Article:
Conservation officer Graham reports that the Polar Bear Compound, fondly known as D20, is at capacity of 26 Polar Bears even after multiple bear lifts this past week. This really comes as no surprise given the constant sightings and incidences day and night around Churchill. Sleep is hard to come by for Conservation officers trying to secure the town from the furry interlopers. Bears are very restless as the sea ice has blown out into the Hudson Bay and the temperature has remained just below freezing at about 25F. This bodes well for all our avid bear watchers being treated to a banner season that just seems to keep getting better by the day. No complaints here.
Speaking of bear lifts, travelers in Guide Jared’s group received an unexpected bonus as they were whisked out to the compound just in time to witness a bear evacuation bound for the Seal River area. While waiting at D20, the plot thickened! A mother with her two cubs appeared just over the rise to the airport side and headed directly for the jail, as it were. It seems odd that potential prisoners would be chased away after quite plainly showing up to turn themselves in; but that’s what happened…crackers anyone? The lift was “carried out” over an awestruck audience and you can bet the cell wasn’t vacant long at all. Jared’s folks were allowed the rare peek inside the compound from the open entrance. Earlier that morning the group had watched as a bear was chased from behind Northern Nights hotel. The huge, though somewhat skinny bruin, retreated up the hill and eventually was forced out toward the bay in the direction of Cape Merry then across the river. Not long after this event, the phenomenal morning was culminated by sightings of a Red Fox, large male bear and a sow with two cubs all just off the coast road back east of town. An unbeatable few hours in Churchill.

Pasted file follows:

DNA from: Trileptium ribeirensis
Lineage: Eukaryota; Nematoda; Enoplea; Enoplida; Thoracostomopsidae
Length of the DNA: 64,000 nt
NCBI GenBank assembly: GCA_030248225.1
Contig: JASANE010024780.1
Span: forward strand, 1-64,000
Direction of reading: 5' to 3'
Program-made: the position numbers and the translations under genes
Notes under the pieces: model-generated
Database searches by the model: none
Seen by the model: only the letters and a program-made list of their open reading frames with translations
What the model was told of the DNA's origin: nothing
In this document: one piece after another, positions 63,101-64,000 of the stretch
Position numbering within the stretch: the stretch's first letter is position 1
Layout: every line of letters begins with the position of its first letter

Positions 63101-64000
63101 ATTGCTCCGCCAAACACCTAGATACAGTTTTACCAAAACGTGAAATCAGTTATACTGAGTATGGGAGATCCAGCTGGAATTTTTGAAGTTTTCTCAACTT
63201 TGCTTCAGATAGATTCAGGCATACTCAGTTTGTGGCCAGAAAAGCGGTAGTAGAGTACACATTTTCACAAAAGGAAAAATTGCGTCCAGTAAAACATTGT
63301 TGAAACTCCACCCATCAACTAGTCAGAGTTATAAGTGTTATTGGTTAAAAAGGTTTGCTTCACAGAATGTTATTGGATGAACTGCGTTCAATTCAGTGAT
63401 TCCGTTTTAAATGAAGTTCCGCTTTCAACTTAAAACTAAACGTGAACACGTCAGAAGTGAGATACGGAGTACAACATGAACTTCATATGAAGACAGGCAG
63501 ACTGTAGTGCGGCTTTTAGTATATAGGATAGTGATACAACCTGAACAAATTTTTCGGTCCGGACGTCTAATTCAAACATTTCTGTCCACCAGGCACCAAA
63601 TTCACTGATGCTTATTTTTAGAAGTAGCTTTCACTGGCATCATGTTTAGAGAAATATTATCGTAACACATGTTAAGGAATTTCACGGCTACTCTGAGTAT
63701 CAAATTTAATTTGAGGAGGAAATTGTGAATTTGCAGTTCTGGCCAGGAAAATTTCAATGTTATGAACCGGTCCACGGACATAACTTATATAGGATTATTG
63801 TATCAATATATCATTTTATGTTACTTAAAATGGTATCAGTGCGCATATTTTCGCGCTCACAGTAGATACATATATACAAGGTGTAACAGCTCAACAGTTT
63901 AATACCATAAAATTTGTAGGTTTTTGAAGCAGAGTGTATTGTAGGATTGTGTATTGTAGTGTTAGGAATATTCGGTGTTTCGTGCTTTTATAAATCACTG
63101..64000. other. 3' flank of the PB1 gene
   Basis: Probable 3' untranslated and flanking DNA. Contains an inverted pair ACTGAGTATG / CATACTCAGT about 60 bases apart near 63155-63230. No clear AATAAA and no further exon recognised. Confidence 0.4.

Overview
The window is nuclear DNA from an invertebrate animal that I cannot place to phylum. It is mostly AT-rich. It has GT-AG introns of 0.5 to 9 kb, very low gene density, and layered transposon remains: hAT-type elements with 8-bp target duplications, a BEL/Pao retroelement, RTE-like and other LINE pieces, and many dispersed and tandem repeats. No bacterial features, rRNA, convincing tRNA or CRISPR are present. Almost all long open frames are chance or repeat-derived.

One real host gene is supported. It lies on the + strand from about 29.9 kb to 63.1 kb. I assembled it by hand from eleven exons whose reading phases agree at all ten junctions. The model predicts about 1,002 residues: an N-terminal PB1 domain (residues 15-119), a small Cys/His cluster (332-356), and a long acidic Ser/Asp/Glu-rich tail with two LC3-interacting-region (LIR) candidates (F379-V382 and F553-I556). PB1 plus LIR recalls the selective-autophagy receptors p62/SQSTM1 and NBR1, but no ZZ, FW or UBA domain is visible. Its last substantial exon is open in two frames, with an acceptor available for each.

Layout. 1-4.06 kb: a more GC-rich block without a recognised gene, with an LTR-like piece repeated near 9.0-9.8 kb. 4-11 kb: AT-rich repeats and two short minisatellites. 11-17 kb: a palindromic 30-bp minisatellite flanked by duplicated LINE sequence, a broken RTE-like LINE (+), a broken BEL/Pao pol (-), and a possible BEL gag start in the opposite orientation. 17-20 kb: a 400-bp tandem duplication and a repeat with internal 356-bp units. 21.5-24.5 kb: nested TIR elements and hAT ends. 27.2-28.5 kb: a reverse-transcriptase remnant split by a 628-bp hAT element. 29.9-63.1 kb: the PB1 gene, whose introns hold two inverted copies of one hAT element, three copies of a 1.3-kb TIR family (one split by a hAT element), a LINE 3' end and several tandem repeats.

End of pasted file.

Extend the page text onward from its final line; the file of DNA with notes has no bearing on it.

Guide Karen and her group also came upon a “chase-out” when they were touring toward Cape Merry just past the Anglican Church and the cracker shells rang out. The big bear was in the willows just over the hill and was not cooperating. Finally, a Hudson Bay Helicopter was summoned to hover lowly over the area thus stirring up the snow cover. This did the trick as the bear retreated across the road toward Jockville and down to the beach. Continuing on, the group’s bus reached Cape Merry in time for a view of the aforementioned bear-lift trolling directly overhead, across the river and past Fort Prince of Wales. If only La Peruse could see this. The group then heard another set of crackers and watched a bear swimming back toward town just off the coast past the rocky shore. Intense.
From the air; Guide Paul reported his guests seeing some Caribou in Wapusk National Park. These, have been the first reported sightings this season of the ungulates from the helicopters. Many bears moving all over the park including a mom and cubs when the group landed at Nester 2 for some, albeit brief, tundra time. The flight over the expansive park is always a surprise for all.
Guide Brent also reported constant movement of over 40 bears his group saw throughout the day in the CWMA. They headed out early to the coast and caught bears in kelp beds, on the edge of the ice, and tag- team sparring where two bears would go at it then rest while another two wrestled upright with heavy limbs and paws. The day had began by seeing an Arctic Hare… “right out of the chute” as Brent aptly phrased it. This surely was a good omen for the rest of the day. It all came together in the awesome, soft light on the tundra.
All in all, it was craziness out there….even when Guide Sandra’s travelers’ rover was held hostage by an aggressive male. After sampling the mud flaps behind most of the wheels, he stomped, huffed and chuffed for a long while before allowing the vehicle to move on. This all happened just past the launch site. After that, the day included many, many bears, an Arctic Hare and some Glaucous Gulls mostly out near Gordon Point.
The perfect finishing touch to an amazing day was an aurora display later that evening following the cultural presentations.